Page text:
As the nature of the F&B industry is constantly evolving, many new trends have come up in recent years as businesses aim to meet the demands of the ever-growing customer base. One of the recent trends that are known to increase efficiency and save cost would be by owning a central kitchen.
Central kitchens are proven to be reliable in reducing operating costs, food cost and wastage. What's more, they provide restaurants with a better and consistent flow for their back-end processes as all the food preparation is centralised in one place.
What is a central kitchen?
Many restaurateurs are still unaware of the exact definition of centralised kitchens. In short, a central kitchen is an internal facility that allows several restaurant branches under the same name to store and prepare food in one place.
The central kitchen concept is not limited to only restaurant branches, as they can be rented by small F&B businesses such as mobile food carts, food trucks and pop-up restaurants. This is as these smaller restaurants may not have enough storage or cooking, which is easily solved once they turn to a centralised kitchen.
Similar to ghost kitchens and commissary kitchens, central kitchens are favoured as they provide a convenient place for restaurants to mass prepare ingredients, which then reduces staff costs too. Additionally, the model usually comes with massive storage capacity and high-tech kitchen equipment.
At its core, a central kitchen strives to reduce operation costs and other expenditures. The entire concept serves to be a setup for staff to produce in-house components which then will be delivered to their respective end locations. A recent data from Hospitality Review indicates that up to 10% can be saved in purchasing a central kitchen, as to purchasing for each individual restaurant.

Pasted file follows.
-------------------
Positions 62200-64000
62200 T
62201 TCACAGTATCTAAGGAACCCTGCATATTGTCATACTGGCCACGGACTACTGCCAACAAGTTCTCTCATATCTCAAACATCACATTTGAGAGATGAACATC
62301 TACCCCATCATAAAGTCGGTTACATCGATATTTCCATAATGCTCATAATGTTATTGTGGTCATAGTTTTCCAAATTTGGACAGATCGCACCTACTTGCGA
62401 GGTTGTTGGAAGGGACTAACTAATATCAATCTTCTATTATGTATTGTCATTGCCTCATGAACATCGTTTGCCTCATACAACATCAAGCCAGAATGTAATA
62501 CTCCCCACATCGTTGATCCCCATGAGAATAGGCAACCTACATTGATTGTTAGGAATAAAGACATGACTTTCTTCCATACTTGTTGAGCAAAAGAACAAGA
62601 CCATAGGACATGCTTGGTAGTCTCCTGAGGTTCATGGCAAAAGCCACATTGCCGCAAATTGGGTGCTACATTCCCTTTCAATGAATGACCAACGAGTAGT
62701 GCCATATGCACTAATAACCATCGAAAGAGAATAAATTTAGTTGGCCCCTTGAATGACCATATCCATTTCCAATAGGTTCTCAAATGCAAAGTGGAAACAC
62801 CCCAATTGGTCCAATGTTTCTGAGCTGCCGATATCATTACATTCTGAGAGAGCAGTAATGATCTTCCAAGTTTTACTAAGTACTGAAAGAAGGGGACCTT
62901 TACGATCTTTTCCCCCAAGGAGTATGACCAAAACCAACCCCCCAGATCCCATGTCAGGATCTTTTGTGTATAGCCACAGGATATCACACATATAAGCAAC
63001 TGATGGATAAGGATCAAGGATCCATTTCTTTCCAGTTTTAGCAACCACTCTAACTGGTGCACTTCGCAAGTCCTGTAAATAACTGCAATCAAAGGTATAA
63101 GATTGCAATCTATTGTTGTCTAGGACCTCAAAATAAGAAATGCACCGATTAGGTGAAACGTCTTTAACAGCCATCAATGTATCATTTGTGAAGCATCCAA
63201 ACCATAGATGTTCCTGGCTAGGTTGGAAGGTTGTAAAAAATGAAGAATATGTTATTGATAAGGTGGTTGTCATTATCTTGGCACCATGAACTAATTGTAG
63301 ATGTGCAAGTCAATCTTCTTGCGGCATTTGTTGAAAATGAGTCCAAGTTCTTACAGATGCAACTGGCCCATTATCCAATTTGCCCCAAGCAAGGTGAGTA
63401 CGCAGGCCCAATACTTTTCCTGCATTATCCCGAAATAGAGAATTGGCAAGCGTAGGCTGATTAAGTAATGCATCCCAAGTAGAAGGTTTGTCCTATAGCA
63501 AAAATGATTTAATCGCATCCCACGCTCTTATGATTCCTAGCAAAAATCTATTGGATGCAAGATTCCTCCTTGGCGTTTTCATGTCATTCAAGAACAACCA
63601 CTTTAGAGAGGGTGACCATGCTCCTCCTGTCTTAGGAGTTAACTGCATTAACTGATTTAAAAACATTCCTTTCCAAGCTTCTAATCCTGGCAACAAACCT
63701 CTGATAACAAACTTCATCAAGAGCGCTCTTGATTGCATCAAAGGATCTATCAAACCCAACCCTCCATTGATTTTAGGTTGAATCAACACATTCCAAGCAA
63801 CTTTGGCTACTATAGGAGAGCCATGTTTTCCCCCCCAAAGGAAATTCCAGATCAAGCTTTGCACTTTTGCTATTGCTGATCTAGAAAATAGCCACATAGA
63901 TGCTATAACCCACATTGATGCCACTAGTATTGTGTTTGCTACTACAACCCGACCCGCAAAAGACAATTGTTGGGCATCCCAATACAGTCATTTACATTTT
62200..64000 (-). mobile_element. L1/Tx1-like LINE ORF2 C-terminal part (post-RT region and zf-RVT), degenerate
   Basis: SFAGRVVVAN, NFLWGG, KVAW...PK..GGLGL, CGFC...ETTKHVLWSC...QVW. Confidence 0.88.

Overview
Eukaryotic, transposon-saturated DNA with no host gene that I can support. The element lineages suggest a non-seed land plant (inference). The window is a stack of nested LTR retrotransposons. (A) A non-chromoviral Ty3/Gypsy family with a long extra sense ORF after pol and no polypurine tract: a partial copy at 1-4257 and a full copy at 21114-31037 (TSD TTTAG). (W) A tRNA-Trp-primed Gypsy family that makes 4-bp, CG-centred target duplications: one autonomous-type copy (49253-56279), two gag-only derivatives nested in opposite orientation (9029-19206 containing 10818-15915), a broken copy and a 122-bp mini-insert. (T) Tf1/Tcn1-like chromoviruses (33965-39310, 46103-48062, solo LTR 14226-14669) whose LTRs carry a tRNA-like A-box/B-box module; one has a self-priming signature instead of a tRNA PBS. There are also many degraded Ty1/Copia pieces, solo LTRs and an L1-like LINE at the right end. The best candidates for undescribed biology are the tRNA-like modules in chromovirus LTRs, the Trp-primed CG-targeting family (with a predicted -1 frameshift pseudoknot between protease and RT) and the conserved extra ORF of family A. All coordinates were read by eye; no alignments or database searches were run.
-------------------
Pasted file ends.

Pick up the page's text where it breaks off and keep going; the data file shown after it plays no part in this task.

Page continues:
Apart from that, the model also helps with expanding your business, as it provides both the ingredients, storage space and equipment - allowing you to venture into food retail and even wholesale business. The central kitchen concept also ensures consistency within your food production as any preparation can be standardised and monitored easily.
How to start your own central kitchen?
Ultimately, there is no one fixed way to start owning a central kitchen. You can decide to create a centralised kitchen before launching your restaurant. However, the model can also be utilised after the growth of your restaurant business.
Either way, the process contains the same steps, which are below;
1. Planning and Budgeting
Analyse your current financial position to see if it is secured enough for you to own or rent a central kitchen. Consolidate with your management staff and ensure that the following steps will all be within your budget.
2. Strategise on the location and layout
How big should the central kitchen’s layout be? Calculate the storage capacity you aim for combined with the number of staff to ensure there will be ample space for them to work comfortably. How far should the central kitchen be from your restaurant branches? Be sure to select the most optimal location to save costs on transportation.
3. Equipment and maintenance
Plan ahead and think of which kitchen equipment best serves your needs. Not all kitchen tech will help you increase efficiency, as it largely depends on your processes and food products. This leads to another question on how the equipment can be maintained and how often it should be checked.
4. Ordering, Operating and Communication systems
How will you ensure that the central kitchen procedures will be in sync with your restaurant branches? There has to be utmost transparency so that all back-end processes can run smoothly and integrate seamlessly with each other.
How much order can the central kitchen withhold on a regular basis, and what’s the most optimal amount of fresh ingredients needed to complete these orders? Another must-have question in your planning is regarding delivery. After all, how can you properly ensure that the prepped food and stored ingredients are delivered safely and timely to their designated locations?
5. Renting out your central kitchen
Are you planning to make said central kitchen an additional source of income by renting it out? If so, you will need to plan out how much exactly will you charge, the period of which you are willing to rent it out to, and figure out who your potential tenants are.
Following the basic checklist above, you’ll be more than ready to kick-start your very own centralised kitchen.